The threat to winter sports, like ice climbing, may rank low on the priority list of climate concerns, but they show a clear example of one way our world is changing—and what we, as people, are motivated to save.

For the uninitiated, ice climbing involves ascending frozen water with crampons strapped to mountaineering boots and an ice axe in each hand. Norway, Canada, and the US Rocky Mountains are a few top destinations for the sport. The majority of ice routes exist on natural waterfalls that freeze come winter, but you can also “farm” ice by watering cliffs.

The greatest volume of farmed ice in the world is found in Colorado’s San Juan Mountains. Every winter, the Ouray Ice Park irrigates 1.5 miles of cliffs in the Uncompahgre Gorge. The Park also hosts the North American Championships and, since 1996, an annual ice festival that attracts climbers from across the globe.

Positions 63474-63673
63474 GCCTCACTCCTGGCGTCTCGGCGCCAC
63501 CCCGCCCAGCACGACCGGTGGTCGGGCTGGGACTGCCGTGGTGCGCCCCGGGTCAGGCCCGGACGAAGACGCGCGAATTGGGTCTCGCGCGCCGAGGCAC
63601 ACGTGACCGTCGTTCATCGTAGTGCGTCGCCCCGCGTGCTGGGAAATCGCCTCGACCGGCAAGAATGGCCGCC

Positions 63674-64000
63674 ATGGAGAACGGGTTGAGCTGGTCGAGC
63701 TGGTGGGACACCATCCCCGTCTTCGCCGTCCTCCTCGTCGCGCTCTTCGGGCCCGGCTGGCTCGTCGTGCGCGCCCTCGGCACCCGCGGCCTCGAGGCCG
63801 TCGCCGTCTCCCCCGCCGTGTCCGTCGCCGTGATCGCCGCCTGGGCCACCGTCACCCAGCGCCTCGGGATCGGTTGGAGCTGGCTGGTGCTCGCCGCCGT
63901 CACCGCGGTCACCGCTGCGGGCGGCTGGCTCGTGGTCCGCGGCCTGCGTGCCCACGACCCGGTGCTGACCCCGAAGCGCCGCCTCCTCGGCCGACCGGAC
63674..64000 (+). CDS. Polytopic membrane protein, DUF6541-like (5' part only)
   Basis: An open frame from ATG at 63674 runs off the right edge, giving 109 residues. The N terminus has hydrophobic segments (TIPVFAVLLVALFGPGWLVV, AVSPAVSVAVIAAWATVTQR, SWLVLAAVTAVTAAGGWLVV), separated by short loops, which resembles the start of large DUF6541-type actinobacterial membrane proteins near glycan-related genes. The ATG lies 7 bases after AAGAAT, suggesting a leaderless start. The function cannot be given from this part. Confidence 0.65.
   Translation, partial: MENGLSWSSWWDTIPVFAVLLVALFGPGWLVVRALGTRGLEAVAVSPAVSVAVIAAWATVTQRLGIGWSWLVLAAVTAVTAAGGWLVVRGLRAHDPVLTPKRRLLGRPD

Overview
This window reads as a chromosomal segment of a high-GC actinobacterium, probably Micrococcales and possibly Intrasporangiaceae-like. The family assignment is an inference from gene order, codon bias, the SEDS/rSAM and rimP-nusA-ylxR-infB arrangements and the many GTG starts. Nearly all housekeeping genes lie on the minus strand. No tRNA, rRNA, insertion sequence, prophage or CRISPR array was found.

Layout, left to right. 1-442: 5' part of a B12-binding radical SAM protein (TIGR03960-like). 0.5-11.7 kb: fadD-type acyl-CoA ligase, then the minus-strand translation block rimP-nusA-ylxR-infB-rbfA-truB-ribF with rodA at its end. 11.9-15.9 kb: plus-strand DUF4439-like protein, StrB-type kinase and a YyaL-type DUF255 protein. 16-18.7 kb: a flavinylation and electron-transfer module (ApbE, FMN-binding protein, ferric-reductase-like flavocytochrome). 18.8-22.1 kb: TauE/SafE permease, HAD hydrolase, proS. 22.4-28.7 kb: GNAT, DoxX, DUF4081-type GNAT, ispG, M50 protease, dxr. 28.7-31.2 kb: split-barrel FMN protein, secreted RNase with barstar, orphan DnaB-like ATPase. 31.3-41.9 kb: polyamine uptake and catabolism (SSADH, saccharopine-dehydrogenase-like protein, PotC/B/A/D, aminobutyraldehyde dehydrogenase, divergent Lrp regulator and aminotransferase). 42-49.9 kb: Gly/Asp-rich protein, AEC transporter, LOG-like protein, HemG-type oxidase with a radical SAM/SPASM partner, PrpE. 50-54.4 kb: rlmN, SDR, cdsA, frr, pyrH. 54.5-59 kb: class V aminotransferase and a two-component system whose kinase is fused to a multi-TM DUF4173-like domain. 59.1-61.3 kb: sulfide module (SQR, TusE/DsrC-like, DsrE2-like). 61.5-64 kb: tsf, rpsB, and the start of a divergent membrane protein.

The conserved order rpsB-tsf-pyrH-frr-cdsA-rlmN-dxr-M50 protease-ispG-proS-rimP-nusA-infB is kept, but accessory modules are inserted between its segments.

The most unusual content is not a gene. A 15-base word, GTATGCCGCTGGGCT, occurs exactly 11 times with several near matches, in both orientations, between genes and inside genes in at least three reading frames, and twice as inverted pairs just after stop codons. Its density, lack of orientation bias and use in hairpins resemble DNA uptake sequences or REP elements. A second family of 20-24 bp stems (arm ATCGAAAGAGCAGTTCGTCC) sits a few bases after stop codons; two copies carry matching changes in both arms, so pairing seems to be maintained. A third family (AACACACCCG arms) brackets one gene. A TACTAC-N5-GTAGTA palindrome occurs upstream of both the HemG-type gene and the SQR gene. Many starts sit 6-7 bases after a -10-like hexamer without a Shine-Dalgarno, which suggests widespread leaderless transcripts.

My desire to chase frozen waterfalls is as strong as my love for the town of Ouray. Not only does this lesser-known destination arguably have the best access to ice anywhere, it’s also managed to retain the small-town, western charm that so many other places have lost to corporate ski resorts and the real estate development that follows.